“Come writers and critics Who prophesize with your pen And keep your eyes wide The chance won’t come again And don’t speak too soon For the wheel’s still in spin For the times they are a-changin’” Excerpt: 1964 – Bob Dylan
Bob Dylan certainly wasn’t thinking about the grain industry when he wrote “The Times They Are A-Changing” but the lyrics are surprisingly relevant in 2008. The financial sector is in turmoil, inflation is the highest in over a quarter century, record commodity prices...
Quality — we talk about it lots. Customers are concerned about it — grain farmers that deliver grain to your elevator – where their grain is graded by quality; or livestock farmers that purchase feed from you in the feed business — where they want the highest quality feedstuffs to feed to their dairy cows, poultry, hogs or other livestock. When you sell grain, your customers are also concerned about grain quality of the wheat, corn, soybeans or other grain products that you ship out of...
Once again we are with Mike, the general manager of our mythical multistation grain cooperative located somewhere in the Western Corn Belt. Today, Mike is discussing the company’s P&L with his accountant and the conversation is not going well. Nevertheless, Mike’s temporary misfortune sheds some much-needed light on how discounts can rob you of profits and productivity, and FEED & GRAIN examines ways to minimize the impact discounts have on your bottom line.
In business we must take the good with the bad, and rarely does something truly good come along without a hitch. Ethanol producers found this to be true when they discovered that wet distillers grains (WDG) is not only difficult to handle, but also has a shorter shelf life, resulting in a lower valued product.
Since the ethanol boom began, around the late 1990s, producers have found a market for the co-product. WDG, or wet cake, is more palatable and nutritious for dairy cows and cattle...
AUTHOR'S NOTE: In our last column we presented Part One of a Grade Card for the feed and grain business. This month we give you Part Two of the Grade Card — additional criteria you can use to evaluate your firm in some key strategic management areas. Our grade card can be thought of as a method to assess where your business is — a subjective measuring tool relative to your own perceptions, and perhaps relative to other firms in your industry.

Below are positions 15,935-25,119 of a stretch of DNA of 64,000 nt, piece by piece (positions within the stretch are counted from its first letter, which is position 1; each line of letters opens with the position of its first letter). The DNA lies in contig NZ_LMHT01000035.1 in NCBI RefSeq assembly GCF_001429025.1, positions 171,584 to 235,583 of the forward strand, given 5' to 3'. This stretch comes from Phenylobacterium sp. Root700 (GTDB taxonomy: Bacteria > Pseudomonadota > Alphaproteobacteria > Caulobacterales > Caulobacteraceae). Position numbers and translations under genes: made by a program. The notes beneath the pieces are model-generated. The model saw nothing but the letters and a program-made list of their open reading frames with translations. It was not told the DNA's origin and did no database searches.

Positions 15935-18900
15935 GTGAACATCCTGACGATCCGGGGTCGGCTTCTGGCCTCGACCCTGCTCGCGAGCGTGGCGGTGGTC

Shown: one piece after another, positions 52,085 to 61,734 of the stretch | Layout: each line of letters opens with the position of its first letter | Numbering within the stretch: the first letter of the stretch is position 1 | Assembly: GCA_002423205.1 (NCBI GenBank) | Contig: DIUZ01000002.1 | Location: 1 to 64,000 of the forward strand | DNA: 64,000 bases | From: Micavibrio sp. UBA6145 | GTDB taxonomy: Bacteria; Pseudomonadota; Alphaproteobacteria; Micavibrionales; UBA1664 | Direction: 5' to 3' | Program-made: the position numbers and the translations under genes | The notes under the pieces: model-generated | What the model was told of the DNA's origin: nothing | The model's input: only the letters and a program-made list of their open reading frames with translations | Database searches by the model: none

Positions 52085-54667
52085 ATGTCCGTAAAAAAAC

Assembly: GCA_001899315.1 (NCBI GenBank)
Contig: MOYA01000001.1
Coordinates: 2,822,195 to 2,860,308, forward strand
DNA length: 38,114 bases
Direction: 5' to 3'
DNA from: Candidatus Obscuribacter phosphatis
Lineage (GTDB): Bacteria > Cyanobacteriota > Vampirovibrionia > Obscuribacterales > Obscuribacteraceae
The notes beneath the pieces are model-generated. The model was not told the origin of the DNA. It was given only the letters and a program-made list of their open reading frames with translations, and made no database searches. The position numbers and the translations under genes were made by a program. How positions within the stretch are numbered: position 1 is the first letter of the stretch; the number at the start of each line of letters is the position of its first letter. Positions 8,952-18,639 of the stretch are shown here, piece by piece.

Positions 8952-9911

As a little girl I had a small cloth clown that I carried everywhere. He was soft and familiar and infinitely comforting during the numerous trials of my childhood. But Clownie became grubby and beat up, and lost much of his stuffing despite my mother's secret attempts to patch him for me. I still loved him, but one day I recognized that it was time to keep my old friend in my room and carry something else with me.
Managing merchandising risks this year reminds me of my beloved clown. The...
Ever try driving a car that hasn’t had an oil change, a tire rotation or its fluids checked in a year? Chances are you haven’t, and if you did, you were blinded by the check engine light the whole way to your destination. All those maintenance issues, when not properly tended to, can cause a major breakdown. Handling each tiny maintenance procedure at its scheduled time is simple and will save the driver from a serious headache
Grades are a method of rating performance — most commonly used in our schools, colleges and universities. As university professors, we both find them helpful in ranking the accomplishments of our students. In this month’s column, we propose a report card for your grain and feed business.
One of the key messages for the day-and-a-half conference, “Animal Welfare: Building Bridges Across the Food Chain,” will advance is the idea that industry-led voluntary approaches are far superior to government-imposed approaches to animal welfare
This market scares me — truly scares me. The last time I sounded a widespread caution like this was early fall 1995 — that should tell you something. Bull markets come and go. Bear markets come and can drag on for years. Explosive markets come far less often but leave their mark for decades.
In Part One, featured in our January issue, Feed & Grain looked back at the 2007 corn crop and its effect on wheat and grain sorghum acreage use and production last year, and the prospects for trade in 2008. In Part Two, we take a similar look at barley, soybeans and cottonseed supplies.
Feed & Grain takes a look back at 2007 and the massive corn crop’s impact on other feed grains. In Part One of this two-part series, we examine how the grain sorghum and wheat markets responded to the challenges and opportunities of last year and what they can look forward to in 2008.
Selling is an integral part of your feed and grain business every day, and we are sure that you have extensive experience with selling. However, when was the last time you thought about your selling approach and identified factors that could improve your sales effectiveness?
Once again we are with Mike, the general manager of our mythical multistation grain cooperative located somewhere in the western Corn Belt. Today, Mike has wandered into an interesting conversation about subprime mortgages at the coffee shop. And what he hears is enough to make his coffee turn cold.